Similar to how Kiki got caught up in all the stuff related to training and never gave it a thought for why she wanted to pursue witchcraft in the first place, we also sometimes lose the sense of purpose in some things we do and feel like we have lost the charm of reworking the magic in that particular line of work, but by correlating the spirits in all the crafts, be it the spirit of the witches or the spirit of the artists or the spirit of the bakers, Kiki's realization in the film that each of us needs to find our own inspiration in whatever we intend to do comes across so well thematically and cinematically through a particular character and its well-etched background.
All-in-all, coming back to the children vs adult debate for anime, if you find yourselves falling in the same category as I did a long time ago, try getting started with these Studio Ghibli animes and Kiki's Delivery Service is one such coming-of-age film that can deliver its goods well for all the ages in the sense that children should watch it preferably while transitioning into adulthood and likewise adults rather than mere enjoyment can also have a happy/sad time in relating to at least one of the hardships encountered by Kiki during her r̶i̶s̶e̶-̶a̶n̶d̶-̶f̶a̶l̶l̶ fall-and-rise journey of self-discovery!
P.S. I wish everyone a very happy new year with lots of love, health and hope coming your way and to speak in the context of Kiki's Delivery Service, I also was a bit hesitant like Kiki in adapting to a new place or community when I joined Letterboxd in Nov 2019 (thanks to CinemaLanguage who helped me discover this gem of a site while scrolling through one of his stories in the QnA sessions he holds every Saturday on his Insta account), but I didn't face many difficulties like Kiki as soon I started exploring more 'n' more content of International Cinema and similar to how Kiki improved her (witch)craft from her personal experiences, I also cultivated a lot of understanding about film craft by watching, writing and reading all the thoughtful stuff you guys shared here on a regular basis over the course of my journey. Just like how Kiki made several kind friends during her journey, I made several such friends across countries and cultures here (partly thanks to myself for being a proponent of "Once you overcome the one-inch tall barrier of subtitles, you will be introduced to so many more amazing films") and one particular thing I love the most among my fellow Letterboxd users here is the respect for an individual's opinion in adhering to the notion of all art is subjective.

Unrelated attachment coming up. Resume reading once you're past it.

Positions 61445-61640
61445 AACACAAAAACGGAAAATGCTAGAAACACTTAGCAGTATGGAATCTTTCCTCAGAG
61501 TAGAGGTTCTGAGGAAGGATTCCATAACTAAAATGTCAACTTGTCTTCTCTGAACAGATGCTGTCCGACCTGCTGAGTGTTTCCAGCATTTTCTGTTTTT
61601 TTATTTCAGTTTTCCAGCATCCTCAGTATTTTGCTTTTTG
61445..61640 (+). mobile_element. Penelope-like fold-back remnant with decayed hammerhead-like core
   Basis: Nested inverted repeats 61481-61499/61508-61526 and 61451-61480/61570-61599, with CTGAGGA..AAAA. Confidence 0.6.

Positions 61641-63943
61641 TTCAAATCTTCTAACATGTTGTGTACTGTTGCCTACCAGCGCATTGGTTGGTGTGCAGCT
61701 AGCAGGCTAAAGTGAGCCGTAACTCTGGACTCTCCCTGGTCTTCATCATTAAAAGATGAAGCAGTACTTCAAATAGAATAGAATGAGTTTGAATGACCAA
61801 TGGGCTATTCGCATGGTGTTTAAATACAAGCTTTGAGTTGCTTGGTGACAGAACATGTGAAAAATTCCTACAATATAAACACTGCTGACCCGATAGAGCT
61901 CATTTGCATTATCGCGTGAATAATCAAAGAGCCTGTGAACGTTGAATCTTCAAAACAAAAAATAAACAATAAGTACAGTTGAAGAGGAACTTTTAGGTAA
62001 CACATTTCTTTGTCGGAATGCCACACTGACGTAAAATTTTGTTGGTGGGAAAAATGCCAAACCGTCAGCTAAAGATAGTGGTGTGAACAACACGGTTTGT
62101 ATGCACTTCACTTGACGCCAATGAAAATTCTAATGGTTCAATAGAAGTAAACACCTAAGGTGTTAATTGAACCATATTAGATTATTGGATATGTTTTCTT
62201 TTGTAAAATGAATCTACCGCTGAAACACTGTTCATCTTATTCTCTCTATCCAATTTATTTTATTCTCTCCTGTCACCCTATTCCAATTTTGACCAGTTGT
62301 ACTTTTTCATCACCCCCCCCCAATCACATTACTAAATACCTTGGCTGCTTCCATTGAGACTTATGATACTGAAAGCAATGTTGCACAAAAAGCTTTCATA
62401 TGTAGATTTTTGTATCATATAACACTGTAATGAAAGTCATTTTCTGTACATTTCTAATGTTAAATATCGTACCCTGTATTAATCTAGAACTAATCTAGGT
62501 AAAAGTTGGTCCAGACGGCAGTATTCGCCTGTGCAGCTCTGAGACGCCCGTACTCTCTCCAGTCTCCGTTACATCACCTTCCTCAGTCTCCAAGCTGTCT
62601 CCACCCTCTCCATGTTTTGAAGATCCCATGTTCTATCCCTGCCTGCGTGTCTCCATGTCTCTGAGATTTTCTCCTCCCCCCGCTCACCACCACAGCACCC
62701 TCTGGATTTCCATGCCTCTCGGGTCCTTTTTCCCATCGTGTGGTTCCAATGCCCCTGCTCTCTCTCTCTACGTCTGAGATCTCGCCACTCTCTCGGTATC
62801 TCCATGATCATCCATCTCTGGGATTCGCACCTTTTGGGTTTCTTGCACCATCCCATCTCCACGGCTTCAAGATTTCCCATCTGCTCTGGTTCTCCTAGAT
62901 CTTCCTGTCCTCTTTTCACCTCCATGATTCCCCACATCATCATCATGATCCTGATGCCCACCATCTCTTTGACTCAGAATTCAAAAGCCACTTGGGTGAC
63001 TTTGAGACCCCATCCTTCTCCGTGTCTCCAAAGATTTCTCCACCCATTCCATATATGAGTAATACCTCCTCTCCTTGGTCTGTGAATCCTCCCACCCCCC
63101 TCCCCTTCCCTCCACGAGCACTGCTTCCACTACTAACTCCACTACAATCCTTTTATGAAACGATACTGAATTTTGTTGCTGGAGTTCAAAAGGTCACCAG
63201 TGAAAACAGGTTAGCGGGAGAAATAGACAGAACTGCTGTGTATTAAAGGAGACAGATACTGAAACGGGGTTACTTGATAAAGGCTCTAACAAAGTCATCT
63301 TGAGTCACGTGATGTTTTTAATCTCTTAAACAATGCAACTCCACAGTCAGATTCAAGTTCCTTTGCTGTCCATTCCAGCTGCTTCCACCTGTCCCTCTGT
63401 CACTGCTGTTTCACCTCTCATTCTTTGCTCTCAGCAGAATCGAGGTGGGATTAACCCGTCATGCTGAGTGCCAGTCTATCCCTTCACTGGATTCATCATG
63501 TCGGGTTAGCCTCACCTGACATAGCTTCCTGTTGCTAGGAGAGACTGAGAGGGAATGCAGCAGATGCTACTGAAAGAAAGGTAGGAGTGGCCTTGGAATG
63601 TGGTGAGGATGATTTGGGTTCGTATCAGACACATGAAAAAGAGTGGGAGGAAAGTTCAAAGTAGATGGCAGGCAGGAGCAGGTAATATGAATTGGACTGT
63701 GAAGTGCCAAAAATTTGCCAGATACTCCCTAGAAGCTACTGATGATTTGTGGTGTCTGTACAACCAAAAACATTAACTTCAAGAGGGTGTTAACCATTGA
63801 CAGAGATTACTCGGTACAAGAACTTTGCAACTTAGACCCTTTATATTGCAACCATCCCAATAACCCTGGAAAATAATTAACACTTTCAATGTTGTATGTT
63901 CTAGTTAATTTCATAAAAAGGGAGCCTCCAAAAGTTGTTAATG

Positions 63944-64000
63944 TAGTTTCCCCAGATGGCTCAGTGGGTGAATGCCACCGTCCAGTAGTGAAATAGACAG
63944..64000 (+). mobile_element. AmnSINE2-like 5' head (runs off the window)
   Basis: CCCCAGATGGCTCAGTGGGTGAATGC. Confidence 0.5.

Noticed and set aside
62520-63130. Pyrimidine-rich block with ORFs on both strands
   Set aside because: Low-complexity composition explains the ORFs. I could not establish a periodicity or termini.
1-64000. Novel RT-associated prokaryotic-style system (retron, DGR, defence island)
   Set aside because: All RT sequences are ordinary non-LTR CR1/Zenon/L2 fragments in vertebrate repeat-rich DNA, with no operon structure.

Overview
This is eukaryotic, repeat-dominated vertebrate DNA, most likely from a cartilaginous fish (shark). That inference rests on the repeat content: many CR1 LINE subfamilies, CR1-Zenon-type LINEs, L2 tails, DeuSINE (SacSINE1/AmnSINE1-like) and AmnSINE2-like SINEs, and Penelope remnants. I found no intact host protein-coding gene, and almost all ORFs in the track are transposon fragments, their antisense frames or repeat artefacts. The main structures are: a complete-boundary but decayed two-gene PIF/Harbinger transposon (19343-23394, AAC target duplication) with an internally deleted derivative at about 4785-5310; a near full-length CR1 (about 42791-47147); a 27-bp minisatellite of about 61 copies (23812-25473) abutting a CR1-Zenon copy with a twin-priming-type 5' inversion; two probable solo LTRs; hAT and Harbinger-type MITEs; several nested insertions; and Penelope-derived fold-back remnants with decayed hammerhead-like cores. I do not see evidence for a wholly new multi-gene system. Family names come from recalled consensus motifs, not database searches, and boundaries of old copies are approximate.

Most of my reviews are not reviews as such because they just contain my excitement or thoughts about certain things I loved to the core in a film, be it emotionally or technically and I try to write candidly about what I loved as much as possible even where there are parts of a film I couldn't appreciate and personally I'm not a fan of using strong words like hated or disliked because who knows the same parts of a film may grow upon you and end up loving during any subsequent rewatches of the same. As far as 2020 is concerned, it was a largely forgettable year on the whole for sure, but for those who are fortunate to be alive today, the pandemic gave ample time and scope to reset and reassess and in terms of film viewing, it was undoubtedly the best year of my life wrt how I view Cinema as a means of escape. I've always been vocal about how Letterboxd helped me to kill time in a productive manner rather than killing myself mentally with various thoughts and since I hold a job for myself now, as a token of gratitude, I recently upgraded to PRO in Nov 2020 and I wish I could go on contributing to the site as much as I can in an all healthy and enthusiastic manner because it is said that "The first foretaste of the eternal is having time for love" and in my case, well, probably the second foretaste of the eternal is: having time for film!